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Insolvency

Insolvency is one of B. Levinbook & Co.’s core areas of practice. We are regularly rated as a leading firm in the fields of insolvency law, liquidations and receiverships, and debt settlements.

 

Our extensive experience in banking law, coupled with our ongoing representation of many of Israel’s leading banks, has naturally led to our staff accumulating unprecedented experience in all aspects of insolvency and debt settlement proceedings, including liquidation proceedings, receivership, stays of proceedings, creditors’ arrangements, bankruptcies, and more.

 

Our firm’s insolvency clients include the majority of Israel’s banks, including Bank Leumi, Bank Hapoalim, Union Bank of Israel, Mercantile Discount Bank, Bank Mizrahi-Tefahot, Bank Leumi USA, and Bank Leumi UK.

 

In addition to giving ongoing advice on insolvency issues, and taking into account that banks are creditors with a high rate of subordination, B. Levinbook & Co. is adept at taking on particularly extensive and complex insolvency proceedings, many of which involve some of the country’s largest corporations. Among these cases are proceedings involving IDB Holdings, IDB Development, Hadassah Medical Center, Hefziba, Tevel, Hamashbir, Polar Investments, Control Centers, Phoenicia, Electrochemical Industries, Forum Group, Hatehof (now Carmor), Solor, Inspire, Rabintex, and many others.

 

Another specialization of our firm is representing officials appointed during insolvency proceedings in claims against directors and their insurers for their responsibility for the company’s collapse and insolvency.

 

The following are several notable examples of B. Levinbook & Co.’s outstanding success rate in a wide variety of insolvency cases: 

  • Representing Bank Leumi in an application for permission to appeal, and the appeal on a Tel Aviv District Court ruling. The Supreme Court accepted the application for appeal and the appeal filed by Bank Leumi against shopping malls and their management companies. This resulted in a precedential decision that the term “rent” in section 354(a)(3)(c) of the Companies Ordinance, which is due to the landlord, does not include the charges accompanying the tenant’s right to use the property or land (i.e., payment for management fees, cleaning, electricity and parking fees, etc.), and that these debts do not have “preferential right” debt status.
  • Representing a trustee in a creditor arrangement in his claim against the directors and their insurance company. After the firm filed a claim against the directors alleging that their negligence in fulfilling their duties caused the company harm and led to its collapse, the District Court approved an agreement in which the directors’ insurance company would pay $8 million to dismiss the claim. The compromise was reached following the Supreme Court’s August 19, 2008, ruling rejecting the directors’ motion for leave to appeal. This precedential ruling approved the District Court’s decision, according to which proceedings under section 374 of the Companies Ordinance are also available to trustees in creditor arrangements, and not just to liquidators.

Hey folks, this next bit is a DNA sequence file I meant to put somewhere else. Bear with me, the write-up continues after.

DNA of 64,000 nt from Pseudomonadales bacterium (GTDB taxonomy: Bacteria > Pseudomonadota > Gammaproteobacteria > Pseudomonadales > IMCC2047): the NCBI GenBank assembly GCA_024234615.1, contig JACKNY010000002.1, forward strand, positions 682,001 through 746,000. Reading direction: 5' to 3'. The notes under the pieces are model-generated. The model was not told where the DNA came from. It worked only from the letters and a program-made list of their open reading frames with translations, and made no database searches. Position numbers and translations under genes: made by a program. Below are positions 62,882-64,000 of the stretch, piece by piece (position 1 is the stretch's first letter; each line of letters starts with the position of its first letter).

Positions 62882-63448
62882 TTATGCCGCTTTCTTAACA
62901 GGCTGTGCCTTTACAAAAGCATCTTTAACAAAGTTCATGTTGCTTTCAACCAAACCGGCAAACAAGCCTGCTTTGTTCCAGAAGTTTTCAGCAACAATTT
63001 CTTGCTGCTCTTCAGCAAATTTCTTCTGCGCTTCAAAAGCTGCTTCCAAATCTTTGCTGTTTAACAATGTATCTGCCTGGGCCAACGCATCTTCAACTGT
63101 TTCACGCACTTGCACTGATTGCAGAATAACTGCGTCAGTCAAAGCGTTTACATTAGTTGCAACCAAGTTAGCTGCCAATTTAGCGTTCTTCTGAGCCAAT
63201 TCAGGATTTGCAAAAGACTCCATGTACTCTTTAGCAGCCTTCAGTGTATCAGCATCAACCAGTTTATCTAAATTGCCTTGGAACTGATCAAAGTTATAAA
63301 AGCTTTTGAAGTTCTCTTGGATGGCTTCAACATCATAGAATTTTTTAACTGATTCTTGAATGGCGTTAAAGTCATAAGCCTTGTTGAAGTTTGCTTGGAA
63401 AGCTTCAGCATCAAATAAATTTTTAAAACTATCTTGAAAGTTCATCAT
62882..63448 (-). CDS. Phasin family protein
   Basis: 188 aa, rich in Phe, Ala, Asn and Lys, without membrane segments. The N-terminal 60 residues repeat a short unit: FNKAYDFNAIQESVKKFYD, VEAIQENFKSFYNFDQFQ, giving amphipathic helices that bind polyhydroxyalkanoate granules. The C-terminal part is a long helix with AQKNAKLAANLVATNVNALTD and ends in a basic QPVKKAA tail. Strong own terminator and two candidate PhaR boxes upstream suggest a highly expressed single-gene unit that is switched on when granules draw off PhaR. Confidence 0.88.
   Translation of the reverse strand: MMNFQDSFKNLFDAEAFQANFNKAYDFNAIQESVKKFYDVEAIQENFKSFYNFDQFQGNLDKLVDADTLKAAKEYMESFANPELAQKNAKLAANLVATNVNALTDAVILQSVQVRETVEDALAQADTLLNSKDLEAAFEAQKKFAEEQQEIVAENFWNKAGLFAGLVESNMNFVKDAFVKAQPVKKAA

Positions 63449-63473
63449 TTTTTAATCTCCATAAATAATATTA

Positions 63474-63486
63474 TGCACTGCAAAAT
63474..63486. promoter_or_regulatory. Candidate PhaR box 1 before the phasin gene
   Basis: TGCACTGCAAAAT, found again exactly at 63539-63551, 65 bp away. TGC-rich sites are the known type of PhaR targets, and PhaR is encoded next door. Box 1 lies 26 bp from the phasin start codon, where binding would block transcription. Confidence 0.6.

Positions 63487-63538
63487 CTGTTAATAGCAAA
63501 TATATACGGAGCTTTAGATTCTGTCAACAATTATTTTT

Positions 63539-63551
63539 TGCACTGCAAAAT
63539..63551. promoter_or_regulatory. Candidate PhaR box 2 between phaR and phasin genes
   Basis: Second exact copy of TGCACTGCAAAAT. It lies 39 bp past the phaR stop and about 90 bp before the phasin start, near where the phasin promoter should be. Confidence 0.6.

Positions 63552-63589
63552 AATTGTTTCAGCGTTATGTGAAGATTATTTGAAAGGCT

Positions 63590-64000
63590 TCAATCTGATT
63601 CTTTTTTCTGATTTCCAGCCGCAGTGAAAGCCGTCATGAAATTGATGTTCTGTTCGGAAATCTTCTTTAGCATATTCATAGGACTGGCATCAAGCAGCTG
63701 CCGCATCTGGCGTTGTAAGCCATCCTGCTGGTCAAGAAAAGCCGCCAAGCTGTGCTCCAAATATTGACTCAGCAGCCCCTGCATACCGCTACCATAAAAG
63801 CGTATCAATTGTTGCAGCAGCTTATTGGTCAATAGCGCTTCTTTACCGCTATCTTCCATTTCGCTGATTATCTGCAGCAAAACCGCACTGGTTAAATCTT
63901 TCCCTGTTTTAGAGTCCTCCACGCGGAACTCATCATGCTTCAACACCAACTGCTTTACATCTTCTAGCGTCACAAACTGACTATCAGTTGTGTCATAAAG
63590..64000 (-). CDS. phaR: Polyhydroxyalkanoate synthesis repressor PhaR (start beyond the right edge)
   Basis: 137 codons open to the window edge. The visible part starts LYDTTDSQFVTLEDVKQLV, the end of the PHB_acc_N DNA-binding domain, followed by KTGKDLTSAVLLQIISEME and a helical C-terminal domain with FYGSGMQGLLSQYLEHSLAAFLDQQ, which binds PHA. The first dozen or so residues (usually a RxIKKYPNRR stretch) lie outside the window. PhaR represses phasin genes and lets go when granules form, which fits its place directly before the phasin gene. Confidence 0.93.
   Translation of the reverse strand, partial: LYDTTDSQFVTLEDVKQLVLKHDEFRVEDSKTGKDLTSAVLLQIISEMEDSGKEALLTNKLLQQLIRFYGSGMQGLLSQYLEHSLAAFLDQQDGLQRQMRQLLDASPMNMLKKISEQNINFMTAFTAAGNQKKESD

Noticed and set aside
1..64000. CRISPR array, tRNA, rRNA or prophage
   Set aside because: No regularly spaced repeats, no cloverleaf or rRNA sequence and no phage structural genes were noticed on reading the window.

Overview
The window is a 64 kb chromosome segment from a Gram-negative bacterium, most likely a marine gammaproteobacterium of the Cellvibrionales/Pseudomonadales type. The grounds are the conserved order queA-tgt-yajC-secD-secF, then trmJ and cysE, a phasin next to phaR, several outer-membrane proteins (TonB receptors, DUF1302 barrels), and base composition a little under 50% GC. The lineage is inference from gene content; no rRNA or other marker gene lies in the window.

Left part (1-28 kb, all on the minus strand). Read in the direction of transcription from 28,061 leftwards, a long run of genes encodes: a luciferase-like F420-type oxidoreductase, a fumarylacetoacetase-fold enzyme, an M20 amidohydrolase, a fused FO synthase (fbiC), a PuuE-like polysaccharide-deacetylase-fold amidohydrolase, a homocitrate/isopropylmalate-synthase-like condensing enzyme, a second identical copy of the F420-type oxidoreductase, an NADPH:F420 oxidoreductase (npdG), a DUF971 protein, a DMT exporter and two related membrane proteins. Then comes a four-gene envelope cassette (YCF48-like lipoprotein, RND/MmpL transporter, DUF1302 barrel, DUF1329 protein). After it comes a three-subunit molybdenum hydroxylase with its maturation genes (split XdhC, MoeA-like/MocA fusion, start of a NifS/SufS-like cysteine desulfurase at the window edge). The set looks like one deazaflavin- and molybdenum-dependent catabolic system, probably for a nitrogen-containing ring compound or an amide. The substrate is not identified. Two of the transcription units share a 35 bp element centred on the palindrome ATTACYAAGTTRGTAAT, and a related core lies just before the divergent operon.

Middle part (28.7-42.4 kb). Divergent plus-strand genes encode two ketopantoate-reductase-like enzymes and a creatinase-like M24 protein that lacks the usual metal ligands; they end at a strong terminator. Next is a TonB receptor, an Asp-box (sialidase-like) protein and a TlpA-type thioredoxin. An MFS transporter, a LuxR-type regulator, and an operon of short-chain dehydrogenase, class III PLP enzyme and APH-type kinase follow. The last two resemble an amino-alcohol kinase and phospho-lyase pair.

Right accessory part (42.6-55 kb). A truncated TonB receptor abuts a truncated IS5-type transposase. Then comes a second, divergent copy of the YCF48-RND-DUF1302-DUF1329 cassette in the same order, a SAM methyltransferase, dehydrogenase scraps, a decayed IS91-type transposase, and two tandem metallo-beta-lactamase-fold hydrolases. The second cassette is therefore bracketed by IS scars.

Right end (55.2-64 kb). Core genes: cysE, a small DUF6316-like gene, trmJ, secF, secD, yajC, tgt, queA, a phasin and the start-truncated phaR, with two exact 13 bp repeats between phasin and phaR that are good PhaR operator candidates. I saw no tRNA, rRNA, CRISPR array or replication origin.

• Representing three banks (Leumi, Poalim and Discount), who were secured creditors, in insolvency proceedings regarding the matter of Electrochemical Industries. As part of this procedure, a precedential decision was issued stating that the Ministry of Environmental Protection, not the secured creditors, is responsible for neutralizing and removing hazardous substances from the company’s manufacturing plants, contradicting the State’s policy.
  • Representing four banks (Leumi, Poalim, Discount and First International), in a request filed on their behalf together with Tevel and its shareholders, for the dismissal of a claim by one of the company’s minor shareholders, claiming declaratory relief and recognition of right of first refusal of the plaintiff for acquiring shares in the HOT telecommunications company, which were allocated to the banks as part of a creditors arrangement and the merger of the cable companies. The court ruled that, despite the existence of a right of refusal in Tevel’s regulations, and in light of the Tevel’s creditors’ arrangement’s approval by the court, as well as the approved merger agreement, which implemented that arrangement under which the right of first refusal was revoked, the plaintiff was prevented from raising arguments that their acceptance would impinge upon approvals given by the court. It was further ruled that the right of refusal granted in Tevel’s regulations can only be exercised on the sale of Tevel shares, and since in this case the company’s operations were sold, and not its shares, the right of refusal did not apply. The court further added and ruled that the sale to third parties of the shares allocated to the banks with HOT is a fait accompli, and it is not possible to exercise a right of refusal on shares transferred to third parties.